'When I knocked on doors (while campaigning), Indian Americans talked more about politics in India -- and I had to tell them this was about elections in New Jersey.'
P Rajendran reports from New York for Rediff.com.
"Polling in the United States has failed. It was way off."
That was Kumar Barve, Maryland state delegate. A veteran in politics, he was the first Asian American elected to any state legislature in the United States, and has definite views on what lies ahead.
While saying the polling was off, Barve is convinced his fellow Democrat Joe Biden will win the electoral college, and become president. But he believes the Democrats have been irrevocably hurt, with the damage being worse in the US Senate.
"If Biden had won by 8-9 percent, they would all have won," he said, adding that would have made all the difference.
"To have Joe Biden not have a Democratic Senate is a disaster for him unless he gets a few Republicans senators to switch parties," Barve said. He suggested that one such option would be Susan Collins, the US Senator from Maine who has a six-year term ahead of her, and who, he believes, may not contest again anyway.
Speaking of the election's effect on India's relationship with the US, he dismissed any cause for worry.
"India-America relations have been improving since the Cold War," he said. "The problem was with India (which) sided with the Soviet Union in the Cold War." India was non-aligned but did get support at crucial times from the Soviet Union.
Barve (about who you can read more here) pointed out that since the Cold War ended, each administration, Republican or Democrat, had only forged closer links with India. He expected that to continue.
Asked about the performance of Indian-American candidates in the elections, including Sara Gideon, who lost to Senator Collins in Maine, Barve said the "candidates are getting to be of higher and higher quality" each election, but a win was not assured.
"Some of them are going to lose," he said.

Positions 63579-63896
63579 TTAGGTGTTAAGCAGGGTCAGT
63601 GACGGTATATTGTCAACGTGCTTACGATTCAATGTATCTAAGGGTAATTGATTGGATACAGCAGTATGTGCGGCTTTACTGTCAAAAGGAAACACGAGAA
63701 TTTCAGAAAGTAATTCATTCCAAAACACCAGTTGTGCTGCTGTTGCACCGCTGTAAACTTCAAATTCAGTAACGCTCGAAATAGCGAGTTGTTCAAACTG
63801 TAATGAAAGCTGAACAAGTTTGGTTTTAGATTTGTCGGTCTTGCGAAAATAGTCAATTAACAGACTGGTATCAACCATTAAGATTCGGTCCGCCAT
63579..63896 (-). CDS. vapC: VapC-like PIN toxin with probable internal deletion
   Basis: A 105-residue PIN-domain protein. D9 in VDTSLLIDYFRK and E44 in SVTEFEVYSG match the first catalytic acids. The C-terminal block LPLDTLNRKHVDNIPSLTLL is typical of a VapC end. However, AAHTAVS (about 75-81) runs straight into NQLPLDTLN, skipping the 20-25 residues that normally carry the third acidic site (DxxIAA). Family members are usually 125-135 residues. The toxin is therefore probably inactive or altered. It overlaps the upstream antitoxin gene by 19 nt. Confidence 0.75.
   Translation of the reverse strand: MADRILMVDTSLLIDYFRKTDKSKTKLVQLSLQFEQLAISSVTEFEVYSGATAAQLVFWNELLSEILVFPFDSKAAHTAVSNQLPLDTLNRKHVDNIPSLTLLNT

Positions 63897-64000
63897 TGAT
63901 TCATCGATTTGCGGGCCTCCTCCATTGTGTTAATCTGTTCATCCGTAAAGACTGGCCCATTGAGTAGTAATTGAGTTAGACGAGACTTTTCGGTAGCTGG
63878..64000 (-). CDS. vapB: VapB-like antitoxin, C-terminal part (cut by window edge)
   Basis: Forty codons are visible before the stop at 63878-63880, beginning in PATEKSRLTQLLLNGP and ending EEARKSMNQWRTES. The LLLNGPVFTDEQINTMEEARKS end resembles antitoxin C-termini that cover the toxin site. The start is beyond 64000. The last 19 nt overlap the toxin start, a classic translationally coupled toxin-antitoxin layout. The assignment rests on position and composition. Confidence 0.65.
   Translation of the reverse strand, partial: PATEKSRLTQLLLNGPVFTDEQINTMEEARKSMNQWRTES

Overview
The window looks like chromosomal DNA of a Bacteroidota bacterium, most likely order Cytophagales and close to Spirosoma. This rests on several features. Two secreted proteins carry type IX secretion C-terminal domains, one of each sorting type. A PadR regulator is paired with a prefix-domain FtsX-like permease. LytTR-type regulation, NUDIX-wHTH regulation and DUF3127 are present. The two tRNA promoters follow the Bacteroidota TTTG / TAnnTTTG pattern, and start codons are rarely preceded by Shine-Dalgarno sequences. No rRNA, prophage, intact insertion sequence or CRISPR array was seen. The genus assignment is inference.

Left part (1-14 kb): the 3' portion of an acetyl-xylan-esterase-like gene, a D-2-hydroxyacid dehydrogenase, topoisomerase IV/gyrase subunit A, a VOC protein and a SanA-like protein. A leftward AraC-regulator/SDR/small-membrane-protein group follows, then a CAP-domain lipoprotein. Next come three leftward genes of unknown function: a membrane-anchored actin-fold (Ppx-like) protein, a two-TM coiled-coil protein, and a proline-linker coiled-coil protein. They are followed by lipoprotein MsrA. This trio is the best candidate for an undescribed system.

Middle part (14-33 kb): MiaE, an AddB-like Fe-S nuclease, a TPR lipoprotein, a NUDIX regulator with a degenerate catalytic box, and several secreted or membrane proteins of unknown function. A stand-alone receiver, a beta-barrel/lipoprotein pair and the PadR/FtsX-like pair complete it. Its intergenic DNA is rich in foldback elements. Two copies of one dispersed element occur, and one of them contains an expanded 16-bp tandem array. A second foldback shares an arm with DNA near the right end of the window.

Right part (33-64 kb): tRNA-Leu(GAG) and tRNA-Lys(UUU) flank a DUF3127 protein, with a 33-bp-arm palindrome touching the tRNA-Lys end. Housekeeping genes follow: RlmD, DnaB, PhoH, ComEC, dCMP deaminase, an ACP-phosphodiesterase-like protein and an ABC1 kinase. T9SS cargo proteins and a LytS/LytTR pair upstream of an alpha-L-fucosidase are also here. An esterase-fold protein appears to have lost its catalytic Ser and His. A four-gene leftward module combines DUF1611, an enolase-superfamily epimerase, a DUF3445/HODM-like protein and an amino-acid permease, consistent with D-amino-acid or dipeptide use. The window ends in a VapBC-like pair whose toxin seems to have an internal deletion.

Asked about fears that some South Asians harboured about what such a close election meant at a time the far right supported the party that came close to winning the presidency, he expressed derision.
"The only people I hear that from are South Asians," he said. "Indian Americans are professionals at creating problems for themselves."
While admitting there was an undercurrent of anti-Muslim bigotry in the country, he said that not even Pakistani-Americans were under threat despite their country of origin providing refuge to Osama bin Laden.
Vin Gopal, a state senator in New Jersey, said the lesson to be learned is that the country is very divided -- and that going far left or right is counterproductive. He said strong partisan views have not worked, and that politicians have to come to the middle.
He expressed doubts about views expressed by people like Sangay Mishra, a political scientist at Drew University, also in New Jersey that the Democratic internal structure made it harder for South Asians to break into politics.
"My constituents are 90 percent Caucasian," he said. "I have 220,000 constituents. Not that many Indians." And yet, he had been elected, suggesting it wasn't likely if they had reservations about him.
After all, he was Indian American, from a vegetarian, Hindu, household, who visited India every year to meet his grandparents.
Gopal also cited all the Indian Americans in New Jersey politics, in a state where South Asians were no longer limited to pockets such as Edison.
He addressed the question of what the election meant for South Asians -- or other people of colour - since a large number of votes was cast for a candidate who expressed displeasure for certain immigrants.
"Even Trump did better among the Hispanics," Gopal said, suggesting, like Barve, that there was not much cause for concern.
As far as election concerns went, he said, "When I knocked on doors (while campaigning), Indian Americans talked more about politics in India -- and I had to tell them this was about elections in New Jersey." Clearly, they were not that worried about the local situation.
Gopal agreed that things were good in his state, but tough nationally for the Democrats, now that the Republicans have already having bagged 50 Senate seats, and uncertainty about his party's chances in the special runoffs for Senate in Georgia.
Gopal agreed that if Biden won, he could have trouble with the Senate.
"(US Senate Majority Leader) Mitch McConnell is very partisan," he said.
Feature Presentation: Aslam Hunani/Rediff.com